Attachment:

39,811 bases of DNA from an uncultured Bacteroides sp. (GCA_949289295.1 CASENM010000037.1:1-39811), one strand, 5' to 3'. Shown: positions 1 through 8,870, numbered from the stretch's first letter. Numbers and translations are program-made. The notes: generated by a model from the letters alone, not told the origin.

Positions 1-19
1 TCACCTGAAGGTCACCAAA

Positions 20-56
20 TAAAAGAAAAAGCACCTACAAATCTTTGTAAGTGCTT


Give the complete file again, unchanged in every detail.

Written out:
39,811 bases of DNA from an uncultured Bacteroides sp. (GCA_949289295.1 CASENM010000037.1:1-39811), one strand, 5' to 3'. Shown: positions 1 through 8,870, numbered from the stretch's first letter. Numbers and translations are program-made. The notes: generated by a model from the letters alone, not told the origin.

Positions 1-19
1 TCACCTGAAGGTCACCAAA

Positions 20-56
20 TAAAAGAAAAAGCACCTACAAATCTTTGTAAGTGCTT